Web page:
Last spring, Karl Rove was outed by atheist superstar Christopher Hitchens as a fellow nonbeliever.
"He doesn't shout it from the rooftops, but when asked, he answers quite honestly. I think the way he puts it is, "I'm not fortunate enough to be a person of faith."
But last night Rove told me he is in fact a religious person, though he didn't specify how his Christian roots manifest themselves in his life.
Rove was in Los Angeles to speak at the Gibson Ampitheatre, one of a number of distinguished voices in this year's Public Lecture Series by American Jewish University. His invitation had caused a bit of consternation in the Jewish community, but he quickly won over many of his skeptics, which I wrote about in an article that will be online Thursday.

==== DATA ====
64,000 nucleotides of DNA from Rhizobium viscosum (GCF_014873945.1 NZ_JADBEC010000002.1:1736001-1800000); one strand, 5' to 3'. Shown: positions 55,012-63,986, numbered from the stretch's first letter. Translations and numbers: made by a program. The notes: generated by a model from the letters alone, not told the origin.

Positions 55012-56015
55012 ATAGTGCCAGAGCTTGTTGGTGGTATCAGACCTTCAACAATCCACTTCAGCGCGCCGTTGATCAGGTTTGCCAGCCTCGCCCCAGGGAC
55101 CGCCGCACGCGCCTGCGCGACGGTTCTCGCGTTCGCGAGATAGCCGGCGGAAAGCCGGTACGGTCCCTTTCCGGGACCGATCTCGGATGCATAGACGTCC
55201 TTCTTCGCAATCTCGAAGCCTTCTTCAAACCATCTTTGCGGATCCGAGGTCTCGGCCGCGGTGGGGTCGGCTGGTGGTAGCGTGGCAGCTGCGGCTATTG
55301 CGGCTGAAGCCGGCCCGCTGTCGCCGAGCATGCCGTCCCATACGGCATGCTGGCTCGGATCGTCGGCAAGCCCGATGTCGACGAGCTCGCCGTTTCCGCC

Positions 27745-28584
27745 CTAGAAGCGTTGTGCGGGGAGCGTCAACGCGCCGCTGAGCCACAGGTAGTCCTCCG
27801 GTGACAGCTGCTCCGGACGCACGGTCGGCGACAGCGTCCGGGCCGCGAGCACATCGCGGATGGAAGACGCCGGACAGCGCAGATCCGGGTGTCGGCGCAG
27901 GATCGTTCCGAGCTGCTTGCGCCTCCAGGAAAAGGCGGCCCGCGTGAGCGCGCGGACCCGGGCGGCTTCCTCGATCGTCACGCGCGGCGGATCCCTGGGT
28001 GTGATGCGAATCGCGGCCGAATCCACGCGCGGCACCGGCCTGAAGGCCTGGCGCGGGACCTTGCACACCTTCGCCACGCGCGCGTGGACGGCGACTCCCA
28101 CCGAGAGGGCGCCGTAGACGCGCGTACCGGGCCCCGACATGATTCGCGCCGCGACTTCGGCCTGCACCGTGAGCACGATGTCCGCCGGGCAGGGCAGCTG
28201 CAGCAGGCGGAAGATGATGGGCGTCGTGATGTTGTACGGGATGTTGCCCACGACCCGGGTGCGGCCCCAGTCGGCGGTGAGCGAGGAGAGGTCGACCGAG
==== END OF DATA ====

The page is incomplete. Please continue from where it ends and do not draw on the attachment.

"I spent part of my childhood in Utah," Rove said at a VIP dinner before the lecture. "I went to a high school that is 95 percent Mormon, and only in Utah could a Presbyterian and a Jew both be gentiles."
Regardless of his own beliefs, Rove, who ...1